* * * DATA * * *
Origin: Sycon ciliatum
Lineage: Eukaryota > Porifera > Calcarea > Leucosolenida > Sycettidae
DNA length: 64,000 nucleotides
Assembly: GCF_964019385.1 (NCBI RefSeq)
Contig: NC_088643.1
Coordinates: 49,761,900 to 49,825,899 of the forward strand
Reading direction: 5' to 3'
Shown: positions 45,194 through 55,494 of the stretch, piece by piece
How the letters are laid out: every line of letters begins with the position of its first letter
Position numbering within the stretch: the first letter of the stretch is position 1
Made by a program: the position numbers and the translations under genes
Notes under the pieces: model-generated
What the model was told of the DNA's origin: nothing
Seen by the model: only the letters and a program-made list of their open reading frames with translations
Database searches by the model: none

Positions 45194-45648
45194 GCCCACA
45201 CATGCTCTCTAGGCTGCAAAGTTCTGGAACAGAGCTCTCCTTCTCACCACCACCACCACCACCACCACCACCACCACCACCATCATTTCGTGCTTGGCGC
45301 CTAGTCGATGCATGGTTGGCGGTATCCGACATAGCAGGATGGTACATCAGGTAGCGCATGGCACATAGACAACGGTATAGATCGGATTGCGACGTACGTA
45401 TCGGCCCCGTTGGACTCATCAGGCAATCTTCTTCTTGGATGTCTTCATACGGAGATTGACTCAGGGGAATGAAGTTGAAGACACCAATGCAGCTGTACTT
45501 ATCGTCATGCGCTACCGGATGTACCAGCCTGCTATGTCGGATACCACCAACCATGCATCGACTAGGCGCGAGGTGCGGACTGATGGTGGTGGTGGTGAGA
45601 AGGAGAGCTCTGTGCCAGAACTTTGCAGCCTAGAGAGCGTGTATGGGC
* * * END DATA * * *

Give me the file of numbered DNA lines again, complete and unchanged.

Origin: Sycon ciliatum
Lineage: Eukaryota > Porifera > Calcarea > Leucosolenida > Sycettidae
DNA length: 64,000 nucleotides
Assembly: GCF_964019385.1 (NCBI RefSeq)
Contig: NC_088643.1
Coordinates: 49,761,900 to 49,825,899 of the forward strand
Reading direction: 5' to 3'
Shown: positions 45,194 through 55,494 of the stretch, piece by piece
How the letters are laid out: every line of letters begins with the position of its first letter
Position numbering within the stretch: the first letter of the stretch is position 1
Made by a program: the position numbers and the translations under genes
Notes under the pieces: model-generated
What the model was told of the DNA's origin: nothing
Seen by the model: only the letters and a program-made list of their open reading frames with translations
Database searches by the model: none

Positions 45194-45648
45194 GCCCACA
45201 CATGCTCTCTAGGCTGCAAAGTTCTGGAACAGAGCTCTCCTTCTCACCACCACCACCACCACCACCACCACCACCACCACCATCATTTCGTGCTTGGCGC
45301 CTAGTCGATGCATGGTTGGCGGTATCCGACATAGCAGGATGGTACATCAGGTAGCGCATGGCACATAGACAACGGTATAGATCGGATTGCGACGTACGTA
45401 TCGGCCCCGTTGGACTCATCAGGCAATCTTCTTCTTGGATGTCTTCATACGGAGATTGACTCAGGGGAATGAAGTTGAAGACACCAATGCAGCTGTACTT
45501 ATCGTCATGCGCTACCGGATGTACCAGCCTGCTATGTCGGATACCACCAACCATGCATCGACTAGGCGCGAGGTGCGGACTGATGGTGGTGGTGGTGAGA
45601 AGGAGAGCTCTGTGCCAGAACTTTGCAGCCTAGAGAGCGTGTATGGGC